Glaucoma is an eye disorder in which fluid builds up in the eye, creating high eye pressure. The optic nerve, which sends information from the eye to the brain, can be damaged by this eye disease.

However, glaucoma can still happen even if the pressure in the eye is normal. Patients can have it and not feel any symptoms that is why it is important to have your eyes examined regularly. 

This disease can be passed down from parents to children because it is often inherited. Since there are no early warning signs, you might not notice a change in your eyesight until the later stages. Early detection slows or stops vision loss. If you don’t get treatment, you could lose your side vision, central vision or even go blind.

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Types of Glaucoma

Open-angle glaucoma

The common type of glaucoma. The trabecular meshwork, which is your eye’s drainage system, looks fine, but the fluid isn’t draining properly.

Angle-closure glaucoma

A bulging iris causes this type of glaucoma. If the iris bulges, it can block the drainage angle in part or whole. If the fluid can’t move through the eye, pressure builds up.

Secondary glaucoma

This happens when something like cataracts or diabetes raises the pressure in your eyes.

Normal-tension glaucoma

This type happens when your eye pressure is normal, but you have blind spots or damage to your optic nerve. It could be sensitive or have decreased blood flow. Fatty buildup in the arteries or other health problems could slow blood flow. 

Pigmentary glaucoma

Small pigment from your iris seeps into the eye fluid and blocks the drainage channels.



Glaucoma has no early symptoms. You could lose your sight over time. Usually, your side (peripheral) vision is the first thing to go, especially the part of your vision that is closest to your nose. Because it happens so slowly, many people can’t tell at first that their vision is changing.

But as the condition worsens, you will notice that you can no longer see things to the side.


Eye drops

Glaucoma may be treated with a variety of prescription eye drops. Some people improve drainage while decreasing fluids to lower pressure. You may need to take daily eye drops for the rest of your life since it is chronic condition. They may need to be applied more than once a day.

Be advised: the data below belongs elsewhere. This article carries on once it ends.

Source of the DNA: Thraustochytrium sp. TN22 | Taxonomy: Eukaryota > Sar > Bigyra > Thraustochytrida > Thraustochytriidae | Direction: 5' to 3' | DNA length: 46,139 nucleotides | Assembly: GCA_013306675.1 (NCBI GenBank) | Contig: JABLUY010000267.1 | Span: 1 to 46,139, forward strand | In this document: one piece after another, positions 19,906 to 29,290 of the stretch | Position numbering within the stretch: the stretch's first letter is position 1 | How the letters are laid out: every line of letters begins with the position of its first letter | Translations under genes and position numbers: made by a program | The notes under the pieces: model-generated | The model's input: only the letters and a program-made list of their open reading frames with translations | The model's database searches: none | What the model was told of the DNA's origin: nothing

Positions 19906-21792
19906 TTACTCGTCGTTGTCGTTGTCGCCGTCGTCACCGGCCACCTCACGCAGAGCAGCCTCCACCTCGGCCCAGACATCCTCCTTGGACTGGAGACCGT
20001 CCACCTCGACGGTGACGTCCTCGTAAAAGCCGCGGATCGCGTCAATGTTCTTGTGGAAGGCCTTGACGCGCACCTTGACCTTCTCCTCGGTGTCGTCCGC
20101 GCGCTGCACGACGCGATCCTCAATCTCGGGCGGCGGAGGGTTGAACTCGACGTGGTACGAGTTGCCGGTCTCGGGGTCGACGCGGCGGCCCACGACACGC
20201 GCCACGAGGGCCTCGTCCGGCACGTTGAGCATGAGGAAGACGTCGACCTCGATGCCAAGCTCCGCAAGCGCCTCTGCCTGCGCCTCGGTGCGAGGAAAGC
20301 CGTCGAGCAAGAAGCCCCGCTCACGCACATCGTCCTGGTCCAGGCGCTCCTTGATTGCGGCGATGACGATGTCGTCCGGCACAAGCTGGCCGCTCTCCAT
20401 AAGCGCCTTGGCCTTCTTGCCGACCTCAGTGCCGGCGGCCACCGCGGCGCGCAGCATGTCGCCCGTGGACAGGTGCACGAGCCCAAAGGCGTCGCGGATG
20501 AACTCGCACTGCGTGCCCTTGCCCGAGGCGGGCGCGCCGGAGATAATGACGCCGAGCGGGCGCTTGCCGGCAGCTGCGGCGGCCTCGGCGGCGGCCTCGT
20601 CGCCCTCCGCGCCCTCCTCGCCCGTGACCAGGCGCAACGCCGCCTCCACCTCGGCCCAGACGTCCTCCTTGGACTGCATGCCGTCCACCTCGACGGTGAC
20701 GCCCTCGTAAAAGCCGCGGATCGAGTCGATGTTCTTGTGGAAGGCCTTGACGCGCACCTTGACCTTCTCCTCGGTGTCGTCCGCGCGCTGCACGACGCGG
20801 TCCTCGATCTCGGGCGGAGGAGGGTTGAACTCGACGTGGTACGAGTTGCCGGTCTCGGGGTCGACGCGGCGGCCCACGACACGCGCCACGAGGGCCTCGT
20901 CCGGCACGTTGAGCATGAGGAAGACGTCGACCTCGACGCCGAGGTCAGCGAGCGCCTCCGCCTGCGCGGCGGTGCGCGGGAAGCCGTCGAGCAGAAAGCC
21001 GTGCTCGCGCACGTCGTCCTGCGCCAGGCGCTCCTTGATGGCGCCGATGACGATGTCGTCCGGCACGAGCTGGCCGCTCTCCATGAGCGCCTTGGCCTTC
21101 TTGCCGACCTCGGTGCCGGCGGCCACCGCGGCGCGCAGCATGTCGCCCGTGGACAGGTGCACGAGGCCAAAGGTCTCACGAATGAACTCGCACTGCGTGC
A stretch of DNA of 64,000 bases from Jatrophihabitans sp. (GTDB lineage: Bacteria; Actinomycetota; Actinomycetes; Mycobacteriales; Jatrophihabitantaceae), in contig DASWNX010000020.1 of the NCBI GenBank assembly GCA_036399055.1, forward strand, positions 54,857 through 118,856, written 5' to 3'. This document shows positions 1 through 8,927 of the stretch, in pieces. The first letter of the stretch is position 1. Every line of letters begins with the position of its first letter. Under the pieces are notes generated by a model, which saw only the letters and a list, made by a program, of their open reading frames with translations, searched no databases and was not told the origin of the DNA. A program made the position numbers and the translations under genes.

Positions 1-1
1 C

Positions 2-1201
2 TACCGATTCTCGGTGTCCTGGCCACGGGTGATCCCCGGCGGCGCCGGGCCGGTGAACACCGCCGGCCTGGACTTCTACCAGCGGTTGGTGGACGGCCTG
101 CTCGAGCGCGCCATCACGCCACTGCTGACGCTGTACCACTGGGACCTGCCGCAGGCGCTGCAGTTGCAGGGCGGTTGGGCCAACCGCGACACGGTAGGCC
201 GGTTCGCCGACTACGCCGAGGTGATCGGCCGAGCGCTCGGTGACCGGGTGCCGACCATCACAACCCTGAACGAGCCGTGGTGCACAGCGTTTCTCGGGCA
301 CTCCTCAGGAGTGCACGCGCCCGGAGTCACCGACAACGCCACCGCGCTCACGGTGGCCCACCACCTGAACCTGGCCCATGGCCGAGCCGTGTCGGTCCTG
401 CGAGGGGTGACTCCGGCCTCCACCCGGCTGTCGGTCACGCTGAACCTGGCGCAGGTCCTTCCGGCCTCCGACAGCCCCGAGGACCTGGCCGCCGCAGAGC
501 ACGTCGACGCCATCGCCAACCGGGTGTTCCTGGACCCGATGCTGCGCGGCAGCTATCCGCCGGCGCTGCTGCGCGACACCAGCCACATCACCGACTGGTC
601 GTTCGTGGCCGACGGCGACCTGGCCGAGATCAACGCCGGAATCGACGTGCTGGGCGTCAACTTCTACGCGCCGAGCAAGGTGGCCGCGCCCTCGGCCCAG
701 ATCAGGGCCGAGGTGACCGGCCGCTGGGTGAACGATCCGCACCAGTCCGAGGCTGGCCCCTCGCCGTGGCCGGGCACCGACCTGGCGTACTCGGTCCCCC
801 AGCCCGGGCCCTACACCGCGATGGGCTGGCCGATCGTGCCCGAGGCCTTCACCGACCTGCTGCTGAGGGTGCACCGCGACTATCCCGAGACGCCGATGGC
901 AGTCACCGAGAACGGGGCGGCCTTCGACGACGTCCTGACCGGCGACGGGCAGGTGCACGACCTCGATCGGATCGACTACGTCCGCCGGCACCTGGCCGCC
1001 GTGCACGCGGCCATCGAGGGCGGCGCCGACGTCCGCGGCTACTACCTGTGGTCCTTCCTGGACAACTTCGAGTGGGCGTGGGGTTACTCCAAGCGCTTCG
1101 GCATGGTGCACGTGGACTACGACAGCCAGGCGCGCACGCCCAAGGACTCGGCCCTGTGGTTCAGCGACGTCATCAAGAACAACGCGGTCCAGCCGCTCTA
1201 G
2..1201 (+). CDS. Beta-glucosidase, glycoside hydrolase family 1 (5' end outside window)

Laser Treatment

Your eye doctor uses a laser to enhanec fluid outflow from your eye. In addition to eye drops, your eye specialist might suggest that you use lasers as a first-line treatment. Receiving laser therapy won’t replace using eye drops. The effects of laser treatment vary, although they can sometimes last for years. Some laser treatments could be repeatable by your eye doctor.


Another method to lower eye pressure is through surgery. Compared to eye drops or lasers, this method is more invasive, but it works much faster an better to contro eye pressure. Surgery may delay further vision loss, but it cannot treat or cure glaucoma. Your eye doctor may choose surgery over another based on the kind and severity if your condition.



  • It can be found early through regular eye exams before it does any damage.
  • It is genetic. If you have a history of eye problems in your family, your eye doctor may require more frequent screening.
  • Glaucoma eye drops reduce the chance of high eye pressure developing into glaucoma. Even without symptoms, use eye drops as prescribed.

Visiting your eye doctor and receiving primary eye care could protect you from glaucoma and other eye problems. Schedule your eye exam at the Walmart Vision Center Crystal Lake, IL or Walmart Vision Center, Harvard, IL.

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